Psalm 60:1 Parallel Commentaries

Treasury of Scripture Knowledge

A.M.

2964 B.C.

1040 (Title.) Shu-shan-eduth. Probably a [hexachord] harp, or [lute]; for aiduth appears to be the same as the Arabic [] a harp or lute; concerning shushan,

Psalm 59:1 Deliver me from my enemies, O my God: defend me from them that rise up against me.

when he strove

2 Samuel 8:3,12,13 David smote also Hadadezer, the son of Rehob, king of Zobah, as he went to recover his border at the river Euphrates...

2 Samuel 10:16 And Hadarezer sent, and brought out the Syrians that were beyond the river: and they came to Helam...

1 Chronicles 18:3,12,13 And David smote Hadarezer king of Zobah to Hamath, as he went to establish his dominion by the river Euphrates...

1 Chronicles 19:16-19 And when the Syrians saw that they were put to the worse before Israel, they sent messengers...

valley

2 Kings 14:7 He slew of Edom in the valley of salt ten thousand, and took Selah by war, and called the name of it Joktheel to this day.

2 Chronicles 25:11 And Amaziah strengthened himself, and led forth his people, and went to the valley of salt...

O God

Psalm 60:10 Will not you, O God, which had cast us off? and you, O God, which did not go out with our armies?

Psalm 44:9 But you have cast off, and put us to shame; and go not forth with our armies.

Psalm 74:1 O God, why have you cast us off for ever? why does your anger smoke against the sheep of your pasture?

Psalm 89:38 But you have cast off and abhorred, you have been wroth with your anointed.

Psalm 108:11 Will not you, O God, who have cast us off? and will not you, O God, go forth with our hosts?

1 Chronicles 28:9 And you, Solomon my son, know you the God of your father, and serve him with a perfect heart and with a willing mind...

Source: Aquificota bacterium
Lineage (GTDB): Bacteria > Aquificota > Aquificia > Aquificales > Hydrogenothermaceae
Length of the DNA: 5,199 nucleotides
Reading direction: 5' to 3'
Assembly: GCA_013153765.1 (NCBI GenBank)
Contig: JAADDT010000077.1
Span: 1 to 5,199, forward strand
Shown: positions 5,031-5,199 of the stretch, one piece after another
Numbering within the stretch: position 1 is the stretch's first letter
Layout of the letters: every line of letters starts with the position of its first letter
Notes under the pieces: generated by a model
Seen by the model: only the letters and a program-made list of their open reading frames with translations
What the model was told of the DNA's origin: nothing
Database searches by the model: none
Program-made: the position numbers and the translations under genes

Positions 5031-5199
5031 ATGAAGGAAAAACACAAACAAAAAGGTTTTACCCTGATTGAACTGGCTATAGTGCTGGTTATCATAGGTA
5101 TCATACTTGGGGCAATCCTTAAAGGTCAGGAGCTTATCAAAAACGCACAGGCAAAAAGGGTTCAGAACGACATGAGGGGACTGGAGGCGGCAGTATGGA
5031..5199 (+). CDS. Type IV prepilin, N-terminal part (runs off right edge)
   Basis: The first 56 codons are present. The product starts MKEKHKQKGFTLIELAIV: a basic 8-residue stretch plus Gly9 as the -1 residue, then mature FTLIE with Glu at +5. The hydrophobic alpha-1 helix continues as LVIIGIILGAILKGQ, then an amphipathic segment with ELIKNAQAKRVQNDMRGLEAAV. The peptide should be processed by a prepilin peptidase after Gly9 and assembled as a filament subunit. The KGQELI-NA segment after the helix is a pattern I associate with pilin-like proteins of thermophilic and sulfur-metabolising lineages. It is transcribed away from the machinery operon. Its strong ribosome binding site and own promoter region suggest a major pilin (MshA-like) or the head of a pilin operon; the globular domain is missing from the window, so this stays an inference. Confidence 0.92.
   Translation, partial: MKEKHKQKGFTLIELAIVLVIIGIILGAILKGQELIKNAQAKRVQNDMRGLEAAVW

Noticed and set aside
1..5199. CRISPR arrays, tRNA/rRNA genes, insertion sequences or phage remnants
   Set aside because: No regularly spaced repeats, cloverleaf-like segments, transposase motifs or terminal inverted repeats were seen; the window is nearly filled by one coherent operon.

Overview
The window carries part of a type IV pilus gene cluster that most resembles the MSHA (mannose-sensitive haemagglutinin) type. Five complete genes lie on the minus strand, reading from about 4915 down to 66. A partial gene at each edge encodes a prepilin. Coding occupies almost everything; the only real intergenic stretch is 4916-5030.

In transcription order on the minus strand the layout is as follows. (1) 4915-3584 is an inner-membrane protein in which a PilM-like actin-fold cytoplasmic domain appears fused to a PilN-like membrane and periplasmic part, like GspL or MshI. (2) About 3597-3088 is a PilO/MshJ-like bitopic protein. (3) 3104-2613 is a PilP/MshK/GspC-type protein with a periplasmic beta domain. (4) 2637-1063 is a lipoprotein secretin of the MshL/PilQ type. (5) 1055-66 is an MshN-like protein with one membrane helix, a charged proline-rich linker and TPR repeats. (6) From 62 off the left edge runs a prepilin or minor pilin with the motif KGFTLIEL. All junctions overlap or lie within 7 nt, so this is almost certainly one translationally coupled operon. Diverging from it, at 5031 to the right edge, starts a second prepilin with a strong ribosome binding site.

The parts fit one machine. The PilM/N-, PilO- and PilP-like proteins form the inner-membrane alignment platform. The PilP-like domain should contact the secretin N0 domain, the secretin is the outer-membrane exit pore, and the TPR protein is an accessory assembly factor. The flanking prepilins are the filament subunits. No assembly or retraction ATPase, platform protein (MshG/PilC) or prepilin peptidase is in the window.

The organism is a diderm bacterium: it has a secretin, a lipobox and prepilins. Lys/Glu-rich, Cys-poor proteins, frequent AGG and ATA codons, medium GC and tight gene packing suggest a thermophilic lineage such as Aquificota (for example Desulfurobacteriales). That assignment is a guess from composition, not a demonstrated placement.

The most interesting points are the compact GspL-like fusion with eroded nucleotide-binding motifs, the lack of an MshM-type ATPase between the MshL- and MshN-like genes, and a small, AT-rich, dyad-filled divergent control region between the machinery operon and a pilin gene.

Romans 11:1,2 I say then, Has God cast away his people? God forbid. For I also am an Israelite, of the seed of Abraham, of the tribe of Benjamin...

scattered [heb.] broken

Psalm 59:11 Slay them not, lest my people forget: scatter them by your power; and bring them down, O Lord our shield.

1 Samuel 4:10,11,17 And the Philistines fought, and Israel was smitten, and they fled every man into his tent: and there was a very great slaughter...

1 Samuel 13:6,7,11,19-22 When the men of Israel saw that they were in a strait, (for the people were distressed,) then the people did hide themselves in caves...

O turn

Psalm 79:9 Help us, O God of our salvation, for the glory of your name: and deliver us, and purge away our sins, for your name's sake.

Psalm 89:3,7,19 I have made a covenant with my chosen, I have sworn to David my servant...

Psalm 85:4 Turn us, O God of our salvation, and cause your anger toward us to cease.

Psalm 90:13 Return, O LORD, how long? and let it repent you concerning your servants.

Lamentations 3:31,32 For the LORD will not cast off for ever...

Zechariah 10:6 And I will strengthen the house of Judah, and I will save the house of Joseph, and I will bring them again to place them...

Cross References
2 Samuel 5:20
And David came to Baal-perazim, and David defeated them there. And he said, "The LORD has broken through my enemies before me like a breaking flood." Therefore the name of that place is called Baal-perazim.

2 Samuel 8:3
David also defeated Hadadezer the son of Rehob, king of Zobah, as he went to restore his power at the river Euphrates.

1 Chronicles 18:3
David also defeated Hadadezer king of Zobah-Hamath, as he went to set up his monument at the river Euphrates.

Psalm 44:9
But you have rejected us and disgraced us and have not gone out with our armies.

Psalm 60:10
Have you not rejected us, O God? You do not go forth, O God, with our armies.

Psalm 79:5
How long, O LORD? Will you be angry forever? Will your jealousy burn like fire?

Psalm 80:3
Restore us, O God; let your face shine, that we may be saved!

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Angry Aram Aram-Naharaim Aram-Zobah Broken Cast Chief Choirmaster Covenant David Displeased Edom Fought God Instruction Joab Killed Lily Michtam Miktam Musician Naharaim Poem Rejected Restore Salt Scattered Shushan Strove Teach Teaching Thousand Thyself Tune Turn Twelve Valley Zobah
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Angry Aram Aram-Naharaim Aram-Zobah Broken Cast Chief Choirmaster Covenant David Displeased Edom Fought God Instruction Joab Killed Lily Michtam Miktam Musician Naharaim Poem Rejected Restore Salt Scattered Shushan Strove Teach Teaching Thousand Thyself Tune Turn Twelve Valley Zobah